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Why Inventing Anna is not faking good enough

Despite all the artistic licence in the world and interesting source material this Netflix series is over-long, draining and empty to watch

Julia Garner as Anna Delvey in Inventing Anna. Photo: Aaron Epstein/Netflix

There is a part in the writer Sophie Collins’ book Small White Monkeys: on self-expression, self-help and shame, where Collins poses a question to her friend. The friend creates art and scholarship about witchcraft, and she asks what their definition of a witch is. “I define a witch as someone who uses language to make tangible changes in the world,” she is told.

This definition may be of some help in investigating our collective fascination with scammers. They are contemporary witches in their way, holders of public imagination, folk heroes and devils.

From Elizabeth Holmes, whose bogus biotech blood-testing company was valued at $9bn (£6.6bn) and then swiftly down to zero when her fraud was revealed, to Frank Abagnale, the serial con man who successfully impersonated doctors, pilots and lawyers, these are people who speak reality into existence. Powered by limitless ability to fabricate and depths of self-belief that most ordinary people couldn’t dream of, they captivate us because they suggest something tantalising: that identity can be shrugged on and off at will.

Anna Delvey is a perfect example of this allure, a nobody who moved to New York and impersonated a bonafide somebody so well that dozens of individuals and institutions gave her money and their good faith. Posing as a German heiress, she assumed a certain kind of snobbish, art hipster persona in the hope not just of taking her place in New York high society but also of applying for a $40m (£29.4m) loan under a fraudulent premise to build the Anna Delvey Foundation (an insufferable-sounding, private members’ club for artists and their hangers-on).

When her story broke in 2018, in a viral New York magazine article, it was
her manipulation of social mores for rich people that intrigued, but also her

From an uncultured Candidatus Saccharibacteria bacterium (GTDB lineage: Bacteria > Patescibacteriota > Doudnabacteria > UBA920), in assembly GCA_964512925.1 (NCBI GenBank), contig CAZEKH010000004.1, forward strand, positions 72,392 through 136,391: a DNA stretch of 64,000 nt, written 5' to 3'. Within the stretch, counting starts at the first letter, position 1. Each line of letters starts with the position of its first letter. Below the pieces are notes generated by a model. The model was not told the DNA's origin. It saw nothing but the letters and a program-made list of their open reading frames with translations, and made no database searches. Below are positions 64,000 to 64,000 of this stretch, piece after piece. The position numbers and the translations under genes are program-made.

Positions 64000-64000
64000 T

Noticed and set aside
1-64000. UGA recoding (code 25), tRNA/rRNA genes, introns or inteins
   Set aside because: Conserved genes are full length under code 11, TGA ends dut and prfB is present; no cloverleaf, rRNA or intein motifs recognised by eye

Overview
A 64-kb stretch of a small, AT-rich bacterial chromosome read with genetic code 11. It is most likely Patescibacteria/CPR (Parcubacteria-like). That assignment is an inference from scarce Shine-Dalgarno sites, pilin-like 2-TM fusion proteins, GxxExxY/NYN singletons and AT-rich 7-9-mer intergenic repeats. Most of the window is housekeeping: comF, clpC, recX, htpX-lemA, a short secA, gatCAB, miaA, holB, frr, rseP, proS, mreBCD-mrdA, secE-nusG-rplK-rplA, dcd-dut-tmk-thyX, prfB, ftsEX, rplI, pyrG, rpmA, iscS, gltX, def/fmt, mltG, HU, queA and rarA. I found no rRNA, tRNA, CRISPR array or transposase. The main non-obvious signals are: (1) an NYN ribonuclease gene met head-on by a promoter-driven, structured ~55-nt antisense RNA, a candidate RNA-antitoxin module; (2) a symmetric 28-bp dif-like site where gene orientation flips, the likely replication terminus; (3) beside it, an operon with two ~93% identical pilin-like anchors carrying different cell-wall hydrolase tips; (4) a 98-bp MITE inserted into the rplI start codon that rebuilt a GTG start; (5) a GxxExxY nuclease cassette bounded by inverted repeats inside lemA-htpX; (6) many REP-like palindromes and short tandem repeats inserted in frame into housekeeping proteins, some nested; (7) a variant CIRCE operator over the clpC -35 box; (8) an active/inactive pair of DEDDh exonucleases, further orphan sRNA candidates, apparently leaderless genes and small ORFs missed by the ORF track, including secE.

steely remorselessness. The front she put up was so total that you had to wonder at a certain point if she did in fact believe her own mythology.

Inventing Anna is a new Netflix limited series based on the New York story by Jessica Pressler. It is a fictionalised version of reality, as acknowledged in the opening credits’ sassy little rejoinder at the beginning of each episode: “This is a totally true story. Except the parts that are totally made up.” The makers seem to be enforcing their right to be as ambivalent about the truth as Anna
herself, which is fine by me except that it forces the question: why, with all the artistic licence in the world and interesting source material and a great
cast, is this show so tediously over-long, draining and empty to watch?


The good parts first. Julia Garner as Anna is a pleasure to watch. She has drawn criticism for her mildly bonkers accent, but I think it’s perfect, exactly the sort of pan-European muddled affectation that somebody would concoct to impersonate an old-money heiress, fake and theatrical and plausibly completely real.

The high-octane interludes of her almost getting away with her preposterous sleight of hand are thrilling, and it is perhaps emblematic of how sympathetic the show is to Anna that we really quite want that loan to be signed over to her.

It’s not too difficult to see why she attracted so many willing admirers and would-be benefactors. I’ve seen it mean-spiritedly asked on social media how a person who looked so average could exert such power over others.

The real Anna’s attraction was little to do with her physical appearance, vain and conceited as she was about it. There is real power and value in a person who views the world as being entirely open to them, even more so with the retrospective knowledge that Anna didn’t inherit this arrogant assumption from a rich family. She spun it out of thin air.

But the exuberant buzz of the real story is somehow utterly flattened by Inventing Anna. Ten long hours manage to wring any remaining intrigue dry. Like many other films and shows, it assumes a far greater interest in the tedious background cogs of journalism than is warranted.

Vivian, the fictionalised equivalent of Pressler, is played by Anna Chlumsky and is positioned to take up as much of our attention as Anna herself, but there aren’t enough connecting lines between the two women to bear out a portrayal of their duality.

There may be something to be said for both women angrily trying to define themselves against the insistences of their respective realities, but there is no intimacy between them.

Instead, we get Anna making mean quips about Vivian’s shoes, face and weight in a way that feels oddly false and dated. I suppose that’s the risk of
portraying a cypher; you might end up with something just as shallow and
constructed as their own façade.

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